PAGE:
WHY RENT THIS: Light and fun, not to mention funny. Kilmer is a fine comic actor. The science is also surprisingly sound.

WHY RENT SOMETHING ELSE: Somewhat dated in places.

FAMILY VALUES:  A few bad words, some sensuality.

TRIVIAL PURSUIT: In the scene where a procession of cars is arranged for a test firing of the laser, the cars are set up to mirror the motorcade of President Kennedy when he was assassinated.

NOTABLE HOME VIDEO EXTRAS: None listed.

BOX OFFICE PERFORMANCE: $12.9M on an unreported production budget.

COMPARISON SHOPPING: Weird Science

FINAL RATING: 7.5/10

NEXT: The Lie

New Releases for the Week of November 1, 2013


Enders Game

ENDER’S GAME

(Summit) Asa Butterfield, Ben Kingsley, Harrison Ford, Viola Davis, Hailee Steinfeld, Abigail Breslin, Nonso Anozie, Brandon Soo Hoo, Moises Arias. Directed by Gavin Hood

After barely surviving a vicious alien invasion, humanity’s future rests on the shoulders of a little boy named Ender. Alone out of all the candidates for Battle School, he shows the most potential to lead humanity to victory against the Formic. However, the aliens are returning and time is running out. Ready or not, Ender must lead the forces of humanity against a formidable foe and impossible odds. Is he up to the challenge?

See the trailer, promos, a clip and a featurette here.

For more on the movie this is the website.

Release formats: Standard, IMAX (opens Thursday night)

Genre: Science Fiction

Rating: PG-13 (for some violence, sci-fi action and thematic material)

12 Years a Slave

(Fox Searchlight) Chiwetel Ejiofor, Michael Fassbender, Benedict Cumberbatch, Brad Pitt. This is the true story of an African-American born a free man in New York City. In 1841, Solomon Northup was a respected violinist who traveled around North America performing recitals, but one night he is betrayed, drugged and transported to New Orleans where he is sold as a slave. His struggle to escape and return home to his wife and children became the stuff of legend.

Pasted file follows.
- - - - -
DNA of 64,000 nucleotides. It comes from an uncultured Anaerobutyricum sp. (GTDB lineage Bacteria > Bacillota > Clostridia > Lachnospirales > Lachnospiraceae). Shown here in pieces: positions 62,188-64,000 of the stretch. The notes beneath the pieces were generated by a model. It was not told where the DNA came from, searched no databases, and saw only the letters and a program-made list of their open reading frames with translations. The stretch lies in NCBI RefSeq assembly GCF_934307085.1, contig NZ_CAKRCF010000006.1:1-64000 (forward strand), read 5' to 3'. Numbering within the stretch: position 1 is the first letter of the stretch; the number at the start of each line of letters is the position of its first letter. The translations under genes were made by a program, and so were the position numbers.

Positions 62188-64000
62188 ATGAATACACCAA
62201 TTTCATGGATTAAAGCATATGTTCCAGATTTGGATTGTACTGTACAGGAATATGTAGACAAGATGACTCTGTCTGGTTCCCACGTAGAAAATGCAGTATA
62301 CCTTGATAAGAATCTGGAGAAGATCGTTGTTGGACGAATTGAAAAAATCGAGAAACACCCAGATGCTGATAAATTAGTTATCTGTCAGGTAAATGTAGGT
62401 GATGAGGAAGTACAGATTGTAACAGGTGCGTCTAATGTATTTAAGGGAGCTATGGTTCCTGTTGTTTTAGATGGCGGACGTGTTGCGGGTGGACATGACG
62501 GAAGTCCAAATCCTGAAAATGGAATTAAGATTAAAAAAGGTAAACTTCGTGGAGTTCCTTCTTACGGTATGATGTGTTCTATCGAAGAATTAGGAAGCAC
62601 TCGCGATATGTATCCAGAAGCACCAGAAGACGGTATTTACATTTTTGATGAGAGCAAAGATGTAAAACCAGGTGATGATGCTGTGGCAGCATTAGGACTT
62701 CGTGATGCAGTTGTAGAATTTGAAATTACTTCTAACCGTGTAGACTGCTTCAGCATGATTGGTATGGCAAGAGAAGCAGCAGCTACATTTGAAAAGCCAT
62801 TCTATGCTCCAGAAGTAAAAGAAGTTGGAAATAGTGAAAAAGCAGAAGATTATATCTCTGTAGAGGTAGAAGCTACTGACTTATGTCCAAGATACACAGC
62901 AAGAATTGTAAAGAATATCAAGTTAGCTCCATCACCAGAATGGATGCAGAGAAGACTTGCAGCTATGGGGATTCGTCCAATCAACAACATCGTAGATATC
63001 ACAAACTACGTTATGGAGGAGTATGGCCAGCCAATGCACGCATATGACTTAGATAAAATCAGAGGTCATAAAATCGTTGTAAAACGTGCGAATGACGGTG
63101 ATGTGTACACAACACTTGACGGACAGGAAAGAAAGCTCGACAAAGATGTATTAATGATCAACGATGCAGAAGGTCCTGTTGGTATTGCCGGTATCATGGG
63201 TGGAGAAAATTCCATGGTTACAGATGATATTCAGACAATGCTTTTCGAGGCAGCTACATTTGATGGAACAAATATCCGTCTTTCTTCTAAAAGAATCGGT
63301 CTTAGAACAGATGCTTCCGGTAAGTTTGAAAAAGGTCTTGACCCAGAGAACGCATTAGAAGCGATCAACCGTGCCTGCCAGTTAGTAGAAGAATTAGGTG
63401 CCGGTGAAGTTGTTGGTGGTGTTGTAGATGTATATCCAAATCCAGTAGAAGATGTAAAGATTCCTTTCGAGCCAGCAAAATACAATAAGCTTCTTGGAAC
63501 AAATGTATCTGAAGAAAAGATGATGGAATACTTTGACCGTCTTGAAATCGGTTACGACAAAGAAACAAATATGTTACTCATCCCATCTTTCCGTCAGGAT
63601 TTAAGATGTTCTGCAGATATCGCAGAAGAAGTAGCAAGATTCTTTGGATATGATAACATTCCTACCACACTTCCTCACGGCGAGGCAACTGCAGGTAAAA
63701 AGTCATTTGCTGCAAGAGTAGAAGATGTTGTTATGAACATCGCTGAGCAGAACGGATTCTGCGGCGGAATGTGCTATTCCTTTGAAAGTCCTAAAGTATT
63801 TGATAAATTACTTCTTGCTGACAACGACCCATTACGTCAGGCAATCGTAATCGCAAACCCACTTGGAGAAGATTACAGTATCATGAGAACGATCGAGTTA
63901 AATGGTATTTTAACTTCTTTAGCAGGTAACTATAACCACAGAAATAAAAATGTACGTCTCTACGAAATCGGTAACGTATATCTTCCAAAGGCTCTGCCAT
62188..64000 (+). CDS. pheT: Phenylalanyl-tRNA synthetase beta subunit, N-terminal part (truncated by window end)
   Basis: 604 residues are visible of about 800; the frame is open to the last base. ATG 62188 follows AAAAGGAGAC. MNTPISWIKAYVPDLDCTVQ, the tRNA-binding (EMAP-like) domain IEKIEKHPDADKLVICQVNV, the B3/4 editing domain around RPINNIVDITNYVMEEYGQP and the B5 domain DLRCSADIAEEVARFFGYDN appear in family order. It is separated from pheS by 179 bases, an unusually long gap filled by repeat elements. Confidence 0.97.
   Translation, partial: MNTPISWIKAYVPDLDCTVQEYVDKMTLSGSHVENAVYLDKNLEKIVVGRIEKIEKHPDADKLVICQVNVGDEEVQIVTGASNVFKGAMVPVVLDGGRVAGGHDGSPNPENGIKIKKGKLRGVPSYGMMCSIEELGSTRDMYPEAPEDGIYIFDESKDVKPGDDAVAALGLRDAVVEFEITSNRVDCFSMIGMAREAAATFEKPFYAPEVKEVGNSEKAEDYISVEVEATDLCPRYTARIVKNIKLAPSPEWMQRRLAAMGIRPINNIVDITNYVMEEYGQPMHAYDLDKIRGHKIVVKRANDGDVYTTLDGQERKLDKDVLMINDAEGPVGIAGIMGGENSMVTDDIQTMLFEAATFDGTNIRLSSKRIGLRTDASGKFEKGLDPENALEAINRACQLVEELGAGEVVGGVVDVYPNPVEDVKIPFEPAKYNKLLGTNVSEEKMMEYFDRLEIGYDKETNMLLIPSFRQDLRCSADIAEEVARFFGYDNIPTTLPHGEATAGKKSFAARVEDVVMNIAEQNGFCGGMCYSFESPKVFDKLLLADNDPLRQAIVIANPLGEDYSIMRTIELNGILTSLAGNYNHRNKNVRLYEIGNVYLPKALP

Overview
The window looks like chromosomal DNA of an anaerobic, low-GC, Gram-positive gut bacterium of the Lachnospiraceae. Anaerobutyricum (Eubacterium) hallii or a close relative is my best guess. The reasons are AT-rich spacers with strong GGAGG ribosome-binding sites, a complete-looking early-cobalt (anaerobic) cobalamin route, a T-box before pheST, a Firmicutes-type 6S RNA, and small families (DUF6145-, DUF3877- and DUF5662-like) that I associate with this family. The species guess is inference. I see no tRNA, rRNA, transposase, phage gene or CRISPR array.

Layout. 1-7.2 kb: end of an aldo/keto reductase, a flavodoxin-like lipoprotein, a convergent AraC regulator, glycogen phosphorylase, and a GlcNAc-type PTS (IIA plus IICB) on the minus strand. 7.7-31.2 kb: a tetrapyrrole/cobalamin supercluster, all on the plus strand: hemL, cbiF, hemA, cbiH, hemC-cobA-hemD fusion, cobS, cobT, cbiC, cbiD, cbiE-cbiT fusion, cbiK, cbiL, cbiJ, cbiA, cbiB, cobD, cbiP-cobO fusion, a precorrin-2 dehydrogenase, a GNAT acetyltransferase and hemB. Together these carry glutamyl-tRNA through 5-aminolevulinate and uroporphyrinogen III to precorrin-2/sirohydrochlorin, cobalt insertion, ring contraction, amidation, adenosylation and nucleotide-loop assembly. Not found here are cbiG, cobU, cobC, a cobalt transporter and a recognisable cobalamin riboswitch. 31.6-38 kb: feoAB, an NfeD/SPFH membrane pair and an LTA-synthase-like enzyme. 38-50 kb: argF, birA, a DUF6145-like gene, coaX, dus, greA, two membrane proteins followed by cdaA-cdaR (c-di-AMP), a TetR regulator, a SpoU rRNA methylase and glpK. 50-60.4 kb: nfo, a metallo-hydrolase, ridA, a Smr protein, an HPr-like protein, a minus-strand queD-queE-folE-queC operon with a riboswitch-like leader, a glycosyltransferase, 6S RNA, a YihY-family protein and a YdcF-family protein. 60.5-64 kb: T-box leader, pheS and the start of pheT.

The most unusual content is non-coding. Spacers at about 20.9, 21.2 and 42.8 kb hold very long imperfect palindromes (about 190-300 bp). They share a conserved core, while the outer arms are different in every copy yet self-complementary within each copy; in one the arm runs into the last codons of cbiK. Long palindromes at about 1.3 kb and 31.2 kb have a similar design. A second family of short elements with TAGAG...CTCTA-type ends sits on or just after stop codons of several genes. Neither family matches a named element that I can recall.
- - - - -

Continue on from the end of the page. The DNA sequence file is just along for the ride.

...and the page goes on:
See the trailer, clips, featurettes and a promo here.

For more on the movie this is the website.

Release formats: Standard

Genre: Historical True Life Drama

Rating: R (for violence/cruelty, some nudity and brief sexuality)

About Time

(Universal) Domhnall Gleeson, Rachel McAdams, Bill Nighy, Lindsay Duncan. At first skeptical, a young man discovers that he has indeed inherited the family gift to be able to travel back to any moment in his life and relive it. He uses his gift to woo a comely young woman and to make his life better but eventually learns that time travel cannot cure everything and that there is a price to pay for every gift. This is opening at the Regal Winter Park Village only at present in the Orlando area but will expand to most theaters on November 8.

See the trailer and clips here.

For more on the movie this is the website.

Release formats: Standard

Genre: Romantic Fantasy

Rating: R (for language and some sexual content)

Free Birds

(Relativity) Starring the voices of Owen Wilson, Woody Harrelson, Amy Poehler, George Takei. A somewhat delusional militant turkey recruits the very unwilling Thanksgiving turkey presidential pardon for a mission back in time. Their destination: the very first Thanksgiving. Their mission: to substitute some other meat for turkey. Good luck with that.

See the trailer, clips and a promo here.

For more on the movie this is the website.

Release formats: Standard, 3D

Genre: Animated Feature

Rating: PG (for some action/peril and rude humor)

Krrish 3

(Filmkraft) Hrithik Roshan, Priyanka Chopra, Vivek Oberoi, Kangna Ranaut. An Indian superhero must battle an evil scientist and the mutant creatures he has created to save the world from a hostile takeover.

See the trailer here.

For more on the movie this is the website.

Release formats: Standard

Genre: Bollywood

Rating: NR

Last Vegas

(CBS) Michael Douglas, Robert De Niro, Morgan Freeman, Kevin Kline. Four childhood friends, now edging somewhat reluctantly from middle age to old age, decide to head to Sin City to celebrate the impending wedding of the last hold-out to bachelorhood among them. While they’ve changed, so has Vegas baby and once these four hit the Strip, neither will be the same.

See the trailer and a clip here.

For more on the movie this is the website.

Release formats: Standard

Genre: Comedy

Rating: PG-13 (for sexual content and language)

Man of Tai Chi

(Radius) Keanu Reeves, Tiger Hu Chen, Karen Mok, Iko Uwais. A young martial artist studies Tai Chi to improve his spiritual self but an unscrupulous promoter on the underground fight circuit in Hong Kong ropes him into that lucrative field. As the matches grow more intense, the young fighter turns his back on the precepts he once held dear and his will to live must carry him through this crisis.

See the trailer and a link to stream the full movie here.

For more on the movie this is the website.

Release formats: Standard